Michelle also explained to us why the times had gotten screwed-up. On Sunday mornings they rent out one of their theaters to a church group and that group had been very late getting out of there today. She got all kind of inclusive in telling us about it: “It’s the second time it’s happened – we have to figure out what to do about it.” She was making us part of the team.
She even parlayed a little joke by me into a much funnier line. I said, with a poker face, “So do we need to be prepared for some serious spiritual energy in there?” “You always need to be prepared to encounter some serious spiritual energy, everywhere.” Whether she really believes that (which would be very cool) or was just playing with me, either way it was a wonderful comeback and totally cracked me up.
She also went on to say that everyone she has talked to about McFarland has really liked it – including several of their staff.
Here we are (minus the camera man) – happy campers. Well, relatively happy cuz we just got in the movies for free. Our happiness is tempered by the fact that everyone but me is a little skeptical about a Disney movie.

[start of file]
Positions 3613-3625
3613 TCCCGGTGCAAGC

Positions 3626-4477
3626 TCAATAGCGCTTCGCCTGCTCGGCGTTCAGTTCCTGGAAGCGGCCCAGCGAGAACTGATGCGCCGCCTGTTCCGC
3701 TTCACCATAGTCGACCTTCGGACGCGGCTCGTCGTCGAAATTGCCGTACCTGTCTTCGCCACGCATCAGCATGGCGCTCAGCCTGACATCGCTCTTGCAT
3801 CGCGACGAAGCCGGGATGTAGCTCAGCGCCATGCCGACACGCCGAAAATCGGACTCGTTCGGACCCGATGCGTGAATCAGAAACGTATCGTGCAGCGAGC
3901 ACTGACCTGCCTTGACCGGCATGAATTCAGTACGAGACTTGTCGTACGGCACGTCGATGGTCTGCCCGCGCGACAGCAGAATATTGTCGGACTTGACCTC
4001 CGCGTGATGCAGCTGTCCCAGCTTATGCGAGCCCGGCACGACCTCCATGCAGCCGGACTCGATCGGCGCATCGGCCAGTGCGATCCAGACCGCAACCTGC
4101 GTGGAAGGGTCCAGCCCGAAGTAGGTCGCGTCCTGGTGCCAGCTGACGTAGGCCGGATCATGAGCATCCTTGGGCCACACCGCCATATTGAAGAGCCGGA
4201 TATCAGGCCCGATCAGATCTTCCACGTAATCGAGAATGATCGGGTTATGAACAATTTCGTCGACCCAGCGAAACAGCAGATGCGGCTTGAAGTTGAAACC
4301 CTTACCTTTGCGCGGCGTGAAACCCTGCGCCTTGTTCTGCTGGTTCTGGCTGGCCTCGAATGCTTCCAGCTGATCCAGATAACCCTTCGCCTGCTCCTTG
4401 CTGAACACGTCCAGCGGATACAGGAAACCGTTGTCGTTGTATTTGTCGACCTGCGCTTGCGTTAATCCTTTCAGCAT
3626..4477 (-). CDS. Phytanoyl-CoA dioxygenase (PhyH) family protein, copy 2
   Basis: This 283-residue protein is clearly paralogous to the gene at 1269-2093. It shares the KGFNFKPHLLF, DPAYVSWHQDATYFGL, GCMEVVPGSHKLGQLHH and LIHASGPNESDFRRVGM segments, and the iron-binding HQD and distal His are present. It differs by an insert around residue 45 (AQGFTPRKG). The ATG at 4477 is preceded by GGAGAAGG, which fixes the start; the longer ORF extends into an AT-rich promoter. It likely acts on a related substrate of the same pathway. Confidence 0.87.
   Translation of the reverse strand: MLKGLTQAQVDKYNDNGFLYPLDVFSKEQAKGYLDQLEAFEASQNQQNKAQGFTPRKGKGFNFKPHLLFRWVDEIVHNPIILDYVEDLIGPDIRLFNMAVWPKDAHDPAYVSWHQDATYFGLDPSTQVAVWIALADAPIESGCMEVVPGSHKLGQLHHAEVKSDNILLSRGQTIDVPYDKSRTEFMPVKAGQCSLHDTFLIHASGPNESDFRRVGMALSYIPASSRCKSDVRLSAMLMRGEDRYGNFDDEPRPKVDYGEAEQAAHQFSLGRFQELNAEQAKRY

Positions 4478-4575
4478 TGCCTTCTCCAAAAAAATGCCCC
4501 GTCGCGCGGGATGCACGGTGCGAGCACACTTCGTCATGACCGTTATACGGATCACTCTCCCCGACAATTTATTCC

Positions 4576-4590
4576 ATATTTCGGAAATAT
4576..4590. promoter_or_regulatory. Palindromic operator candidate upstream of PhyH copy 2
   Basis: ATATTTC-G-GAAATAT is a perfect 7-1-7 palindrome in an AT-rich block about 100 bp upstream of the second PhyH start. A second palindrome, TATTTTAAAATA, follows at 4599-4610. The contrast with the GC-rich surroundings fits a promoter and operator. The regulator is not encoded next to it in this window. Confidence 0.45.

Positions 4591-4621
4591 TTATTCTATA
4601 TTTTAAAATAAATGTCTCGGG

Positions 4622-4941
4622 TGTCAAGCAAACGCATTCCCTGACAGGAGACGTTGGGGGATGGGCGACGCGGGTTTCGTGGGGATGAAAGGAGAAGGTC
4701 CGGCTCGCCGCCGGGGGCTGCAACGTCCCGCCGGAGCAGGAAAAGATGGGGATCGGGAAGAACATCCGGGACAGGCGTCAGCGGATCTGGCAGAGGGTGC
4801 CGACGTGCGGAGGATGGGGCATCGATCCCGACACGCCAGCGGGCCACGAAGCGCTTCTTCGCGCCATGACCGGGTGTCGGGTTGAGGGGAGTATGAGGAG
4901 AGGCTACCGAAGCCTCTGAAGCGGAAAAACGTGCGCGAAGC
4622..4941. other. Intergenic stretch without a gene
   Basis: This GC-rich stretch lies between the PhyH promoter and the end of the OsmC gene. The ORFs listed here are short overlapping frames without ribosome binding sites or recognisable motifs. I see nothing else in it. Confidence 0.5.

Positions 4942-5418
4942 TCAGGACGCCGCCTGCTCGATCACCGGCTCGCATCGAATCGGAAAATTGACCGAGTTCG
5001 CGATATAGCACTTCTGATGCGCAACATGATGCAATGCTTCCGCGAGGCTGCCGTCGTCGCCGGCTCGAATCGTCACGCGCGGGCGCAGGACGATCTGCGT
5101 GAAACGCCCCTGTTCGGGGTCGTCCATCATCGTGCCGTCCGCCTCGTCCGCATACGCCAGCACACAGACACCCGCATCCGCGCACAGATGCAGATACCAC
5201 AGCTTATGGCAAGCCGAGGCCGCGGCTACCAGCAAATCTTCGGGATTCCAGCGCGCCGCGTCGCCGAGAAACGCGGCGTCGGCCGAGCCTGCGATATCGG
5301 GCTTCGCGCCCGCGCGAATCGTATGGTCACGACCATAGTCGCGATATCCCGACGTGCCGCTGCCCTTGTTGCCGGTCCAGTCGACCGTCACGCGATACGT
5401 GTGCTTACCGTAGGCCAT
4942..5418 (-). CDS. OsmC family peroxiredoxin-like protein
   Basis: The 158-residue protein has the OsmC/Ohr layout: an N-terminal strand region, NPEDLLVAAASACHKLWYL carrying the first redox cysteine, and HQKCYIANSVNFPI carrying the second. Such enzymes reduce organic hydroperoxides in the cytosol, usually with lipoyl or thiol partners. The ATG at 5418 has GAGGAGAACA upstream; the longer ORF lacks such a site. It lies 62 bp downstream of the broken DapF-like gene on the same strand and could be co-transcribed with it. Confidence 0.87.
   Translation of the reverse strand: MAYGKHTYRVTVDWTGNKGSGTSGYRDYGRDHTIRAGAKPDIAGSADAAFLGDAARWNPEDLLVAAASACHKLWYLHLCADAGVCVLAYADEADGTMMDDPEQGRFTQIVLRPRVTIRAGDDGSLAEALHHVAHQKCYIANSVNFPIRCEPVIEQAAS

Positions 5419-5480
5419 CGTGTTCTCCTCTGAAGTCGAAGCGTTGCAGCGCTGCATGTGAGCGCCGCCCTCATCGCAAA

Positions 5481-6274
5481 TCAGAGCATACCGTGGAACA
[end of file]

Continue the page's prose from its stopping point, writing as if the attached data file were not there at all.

Michelle, while she seemed positive about a blog post and fine with me using her name, did not warm up to a photograph. I’m struck by how many very attractive women are hesitant to be photographed. I think we do a number on them about what it means to look good.
Well, we loved the movie. Oh, several of us loved it – I don’t know about all. But we mostly all agreed that for the genre – go-for-it, feel good movies – they pretty much got it right. Only one of the five of us did not volunteer that they got teary-eyed in places (and she didn’t deny it, just didn’t comment beyond saying she liked the movie). For myself, I actually shed tears at several points. My emotions are way near the surface when I’m manic, as I am today.
I got big points from my cohort about my negotiating with Michelle and we all went home happy – and beginning to make our plans to see Birdman. (I talked with my friend Lynn later in the afternoon and she said that life had spared us by bumping us to this other movie and that I’d be better off skipping Birdman altogether. I trust Lynn’s judgment, though it doesn’t always mesh with mine. We’ll see.)